“And Jesus grew in wisdom, and stature, and in favor with God and man.” (Luke 2:52)
A man once said, “Youth is wasted on the young.” However, if you find an age that you like, and stick with it––at least in your mind––you’ll be able to navigate the difficulties of old age with ease, and prove that man was wrong.
Here is how I view myself to this day––with crazy locks of hair, and a puppy’s outlook on life. Of course, I’m aware that most of this hair turned grey a long time ago, and my muscles have relaxed a bit. But inside, I feel like I could still conquer the world.
Do your best to stay young, Wes. Not that I’m suggesting you should ignore realities. What I’m trying to say is that you should keep on being childlike… keep choosing Cap’n Crunch over Grape Nuts… keep dancing in the elevator, when you are all alone and no one is watching, etc.
Someday, you’ll look down at your hands and notice they are wrinkly and arthritic. But even then, your inner-man will still feel young, and you’ll have had a lot of fun along the way. Stay young, pal!
15. Extra Mile
Anyone can take a family photo in the woods. Nowadays, you don’t even need a photographer. All you need is a phone, a branch to prop it on, and the patience to get the pose just right.
But the family that takes the time to snap the picture over and over, until every family member is off the ground will never regret going the extra mile. Be that kind of family, Wes.
And you should probably work on your vertical, too. Your mom has more air than you in this picture.
Along the way, you and Rachel will hit some speed bumps, no doubt. No worries, though. Just stay in the car with one another, and soon you’ll arrive at the other side, none the worse for the wear. Difficulties in your journey can be expected. But if “God is love” and “nothing can separate you from His love,” then your marriage will always be in good hands.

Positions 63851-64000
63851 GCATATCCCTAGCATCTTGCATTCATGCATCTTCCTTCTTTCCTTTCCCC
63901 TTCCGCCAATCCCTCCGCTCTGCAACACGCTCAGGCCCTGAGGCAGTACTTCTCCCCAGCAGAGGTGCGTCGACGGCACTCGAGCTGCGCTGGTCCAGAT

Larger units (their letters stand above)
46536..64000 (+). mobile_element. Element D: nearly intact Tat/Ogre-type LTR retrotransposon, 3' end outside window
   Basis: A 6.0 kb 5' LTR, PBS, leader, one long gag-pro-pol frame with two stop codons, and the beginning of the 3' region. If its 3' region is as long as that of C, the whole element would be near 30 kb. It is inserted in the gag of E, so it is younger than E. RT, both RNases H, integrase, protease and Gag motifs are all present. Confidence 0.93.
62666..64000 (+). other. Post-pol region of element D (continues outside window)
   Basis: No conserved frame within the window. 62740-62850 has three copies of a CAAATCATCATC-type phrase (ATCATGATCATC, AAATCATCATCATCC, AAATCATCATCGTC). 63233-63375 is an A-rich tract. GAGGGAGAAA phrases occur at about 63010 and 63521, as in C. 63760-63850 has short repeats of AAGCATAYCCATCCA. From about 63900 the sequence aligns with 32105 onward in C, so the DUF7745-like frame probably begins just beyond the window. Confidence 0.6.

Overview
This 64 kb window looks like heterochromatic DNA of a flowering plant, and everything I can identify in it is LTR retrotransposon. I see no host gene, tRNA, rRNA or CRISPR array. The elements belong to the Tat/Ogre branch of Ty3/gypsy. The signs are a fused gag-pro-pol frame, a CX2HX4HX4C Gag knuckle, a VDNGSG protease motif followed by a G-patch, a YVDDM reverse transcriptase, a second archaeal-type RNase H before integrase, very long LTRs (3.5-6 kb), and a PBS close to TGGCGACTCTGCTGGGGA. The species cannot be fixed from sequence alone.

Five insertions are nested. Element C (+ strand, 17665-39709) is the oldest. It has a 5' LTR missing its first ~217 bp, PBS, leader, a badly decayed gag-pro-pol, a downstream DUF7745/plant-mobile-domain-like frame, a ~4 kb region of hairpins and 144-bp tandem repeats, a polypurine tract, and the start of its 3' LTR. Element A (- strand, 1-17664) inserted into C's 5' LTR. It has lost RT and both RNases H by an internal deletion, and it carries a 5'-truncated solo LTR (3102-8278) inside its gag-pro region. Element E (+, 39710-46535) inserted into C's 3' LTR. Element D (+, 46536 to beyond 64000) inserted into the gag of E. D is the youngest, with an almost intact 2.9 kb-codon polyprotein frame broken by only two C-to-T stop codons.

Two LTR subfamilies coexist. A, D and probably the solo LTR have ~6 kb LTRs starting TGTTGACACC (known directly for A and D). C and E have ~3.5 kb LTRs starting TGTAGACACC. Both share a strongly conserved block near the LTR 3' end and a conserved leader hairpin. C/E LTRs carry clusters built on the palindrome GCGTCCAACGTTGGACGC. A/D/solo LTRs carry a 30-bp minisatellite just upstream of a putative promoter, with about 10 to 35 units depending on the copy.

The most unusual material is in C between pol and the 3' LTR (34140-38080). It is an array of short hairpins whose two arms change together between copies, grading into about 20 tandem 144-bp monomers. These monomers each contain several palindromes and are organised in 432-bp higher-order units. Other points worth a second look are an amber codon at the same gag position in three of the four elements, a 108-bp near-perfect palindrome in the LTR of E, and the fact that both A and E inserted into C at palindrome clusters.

Let’s get practical.
Words can be weapons. They can break a heart… or crush a dream… or invalidate another person’s goals in a flash. One should always be careful with words. However, try as one might to keep his tongue in check, sometimes the tongue takes on a life of its own. In that case, don’t panic… don’t be afraid… and definitely don’t believe Satan when he says, “You blew it! The damage is done! Nothing can heal the wound you’ve inflicted!” Instead, believe in God and the healing only He can bring.
When times are rough, never forget this: The only wounds that can’t be healed come when someone in the marriage says, “The pain is too great. See you later. You’re on your own.”
So, stay in the car, son. Whatever bridge you’re crossing is worth crossing together.
17. True Measure
They say you can tell more about a man by the way he treats his animals, than any other measure. I’m not sure if this is true, but it seems to make sense. Having no real conscience, animals can’t return the many favors we do for them. They are selfish through and through. Sometimes they make horrible messes… and destroy our possessions… and stink up our homes. Thus, when a man shows kindness to an animal, he is taking a risk that his kindness will never come back to him.
Becoming kind is a lifelong process. Start with your wife... then work your way down to your children... then your friends and colleagues… then perhaps politicians and malpractice lawyers. And when you are finally capable of expressing genuine tenderness to your pets, you will know you have become a kind man. In the end, my dear son, I guess this is the root of all love––doing good to someone who can’t do a darn thing in return.
I love you son, and I know you will carry on the Cunningham kindness for years to come. Already, Ollie is the recipient of your kindness.